It is suppose to be more accurate than the dichotomous thumbs up or down. Many people however look at it and think, "did I have good experience or a bad experience?" They go ahead and hand out 5 stars if the experience was good and 1 star if the experience was bad. They are missing the point of letting others know how their experiences really were.

The Goodreads Example
The book social network and review site, Goodreads, actually has guides associated with the stars. They go like this:

  • Did not like it: 1 Star
  • It was ok: 2 Stars
  • Liked it: 3 Stars
  • Really liked it: 4 Stars
  • It was Amazing: 5 Stars

My philosophy
I don't know about you, but I don't have a "did not like it" or "it was amazing" experience with every book I read. Most books I just like, so they get three stars.  We dilute the power of the 1 and 5 star ratings when we over use them. We have to remember that 5 stars is the absolute best so if you rate Twilight with 5 stars and then you read a real masterpiece like Oliver Twist, what do you have left to give? You now have no choice but to put a time tested classic of artful writing on the same level as the latest teenage fad.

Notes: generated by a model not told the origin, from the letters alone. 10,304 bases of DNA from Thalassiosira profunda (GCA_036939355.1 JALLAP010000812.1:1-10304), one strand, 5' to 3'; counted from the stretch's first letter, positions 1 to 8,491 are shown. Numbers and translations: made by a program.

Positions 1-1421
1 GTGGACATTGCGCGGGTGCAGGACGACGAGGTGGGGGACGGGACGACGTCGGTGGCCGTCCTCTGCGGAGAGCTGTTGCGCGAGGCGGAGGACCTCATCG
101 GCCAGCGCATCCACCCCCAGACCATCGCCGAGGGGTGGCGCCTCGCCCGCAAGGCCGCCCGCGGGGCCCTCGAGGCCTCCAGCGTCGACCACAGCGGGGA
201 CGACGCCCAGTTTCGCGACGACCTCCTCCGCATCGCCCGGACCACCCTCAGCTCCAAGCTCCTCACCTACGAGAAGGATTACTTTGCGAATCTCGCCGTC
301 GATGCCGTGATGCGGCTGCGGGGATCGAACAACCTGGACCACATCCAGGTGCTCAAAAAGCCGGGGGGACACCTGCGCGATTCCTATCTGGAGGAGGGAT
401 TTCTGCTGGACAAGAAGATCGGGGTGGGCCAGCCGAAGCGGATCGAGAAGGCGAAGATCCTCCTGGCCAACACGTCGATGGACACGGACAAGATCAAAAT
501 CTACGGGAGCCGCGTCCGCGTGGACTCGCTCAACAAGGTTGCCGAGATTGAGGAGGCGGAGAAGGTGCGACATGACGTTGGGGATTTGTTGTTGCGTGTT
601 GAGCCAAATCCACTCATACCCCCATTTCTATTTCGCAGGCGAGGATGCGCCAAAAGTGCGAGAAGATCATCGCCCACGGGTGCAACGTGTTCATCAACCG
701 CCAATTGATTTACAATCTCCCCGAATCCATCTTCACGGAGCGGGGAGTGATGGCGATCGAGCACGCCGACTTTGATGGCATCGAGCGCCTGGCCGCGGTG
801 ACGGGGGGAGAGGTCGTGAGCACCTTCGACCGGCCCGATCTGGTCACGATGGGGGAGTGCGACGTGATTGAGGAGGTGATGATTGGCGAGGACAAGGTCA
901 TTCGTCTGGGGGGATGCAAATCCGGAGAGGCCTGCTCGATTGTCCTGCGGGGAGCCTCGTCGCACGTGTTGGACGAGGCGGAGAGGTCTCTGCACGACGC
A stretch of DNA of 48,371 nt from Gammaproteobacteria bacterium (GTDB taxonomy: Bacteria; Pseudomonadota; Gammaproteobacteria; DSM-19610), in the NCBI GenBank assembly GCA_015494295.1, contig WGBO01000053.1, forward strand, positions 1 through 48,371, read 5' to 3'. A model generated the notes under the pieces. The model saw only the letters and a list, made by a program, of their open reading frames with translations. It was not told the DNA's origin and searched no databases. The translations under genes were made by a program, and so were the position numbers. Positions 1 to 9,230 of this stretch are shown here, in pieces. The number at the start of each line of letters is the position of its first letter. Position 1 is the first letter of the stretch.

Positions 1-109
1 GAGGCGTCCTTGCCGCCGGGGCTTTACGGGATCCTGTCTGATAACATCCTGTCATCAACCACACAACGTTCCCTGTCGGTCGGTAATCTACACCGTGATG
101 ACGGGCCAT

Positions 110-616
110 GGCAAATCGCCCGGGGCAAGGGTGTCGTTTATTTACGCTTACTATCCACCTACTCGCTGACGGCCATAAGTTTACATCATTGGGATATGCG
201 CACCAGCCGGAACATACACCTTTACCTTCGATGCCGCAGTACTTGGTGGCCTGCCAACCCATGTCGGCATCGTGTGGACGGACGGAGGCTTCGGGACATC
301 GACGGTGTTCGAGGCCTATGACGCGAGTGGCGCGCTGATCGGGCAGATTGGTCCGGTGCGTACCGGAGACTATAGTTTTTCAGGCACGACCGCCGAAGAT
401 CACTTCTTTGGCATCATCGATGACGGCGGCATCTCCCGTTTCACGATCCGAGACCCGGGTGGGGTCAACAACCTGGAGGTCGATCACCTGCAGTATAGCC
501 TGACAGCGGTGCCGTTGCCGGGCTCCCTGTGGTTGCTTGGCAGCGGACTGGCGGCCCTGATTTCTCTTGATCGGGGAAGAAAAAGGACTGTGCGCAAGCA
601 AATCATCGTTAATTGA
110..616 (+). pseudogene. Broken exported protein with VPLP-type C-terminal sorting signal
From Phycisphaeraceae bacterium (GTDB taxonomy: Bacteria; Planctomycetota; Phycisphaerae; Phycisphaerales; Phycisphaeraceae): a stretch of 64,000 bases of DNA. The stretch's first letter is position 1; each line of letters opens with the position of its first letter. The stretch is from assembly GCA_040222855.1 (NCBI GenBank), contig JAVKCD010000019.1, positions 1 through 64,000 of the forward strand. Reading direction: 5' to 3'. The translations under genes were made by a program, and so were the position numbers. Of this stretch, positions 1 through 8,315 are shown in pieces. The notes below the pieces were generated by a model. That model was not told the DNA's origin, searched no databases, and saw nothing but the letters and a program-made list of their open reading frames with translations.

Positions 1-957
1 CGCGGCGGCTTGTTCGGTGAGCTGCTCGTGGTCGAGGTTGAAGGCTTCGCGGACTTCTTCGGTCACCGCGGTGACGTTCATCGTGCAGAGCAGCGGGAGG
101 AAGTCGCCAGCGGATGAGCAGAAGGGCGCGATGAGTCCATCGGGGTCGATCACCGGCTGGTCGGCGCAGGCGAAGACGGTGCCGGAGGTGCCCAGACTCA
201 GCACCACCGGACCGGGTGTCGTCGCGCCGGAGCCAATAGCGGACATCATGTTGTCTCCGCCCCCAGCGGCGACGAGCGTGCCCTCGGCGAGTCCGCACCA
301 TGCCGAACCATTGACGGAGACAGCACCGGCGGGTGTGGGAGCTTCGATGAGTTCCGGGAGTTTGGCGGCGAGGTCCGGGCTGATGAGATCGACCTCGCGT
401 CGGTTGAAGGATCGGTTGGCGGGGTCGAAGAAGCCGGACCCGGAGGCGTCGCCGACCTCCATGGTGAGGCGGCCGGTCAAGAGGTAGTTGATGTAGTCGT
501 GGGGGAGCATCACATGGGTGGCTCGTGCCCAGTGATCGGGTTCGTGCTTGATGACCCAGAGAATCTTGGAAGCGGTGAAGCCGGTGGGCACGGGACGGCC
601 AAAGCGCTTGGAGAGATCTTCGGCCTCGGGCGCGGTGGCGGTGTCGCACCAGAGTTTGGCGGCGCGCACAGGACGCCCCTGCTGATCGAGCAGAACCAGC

My position is that I only rate books that truly deserve it with five stars. In order for me to feel that way the book has to pass one very crucial test: It has to be a book that I think every single person should read during their life.

The Problem it Causes
This does not just apply books, it applies to everything we rate. If you wrongly give out a five star rating, you are not only misinforming other consumers of the product, but you are also giving false feedback to the person producing the product you are rating. You are telling them that their product is a close to perfect as possible. Why should they improve? They are already at the top of the heap.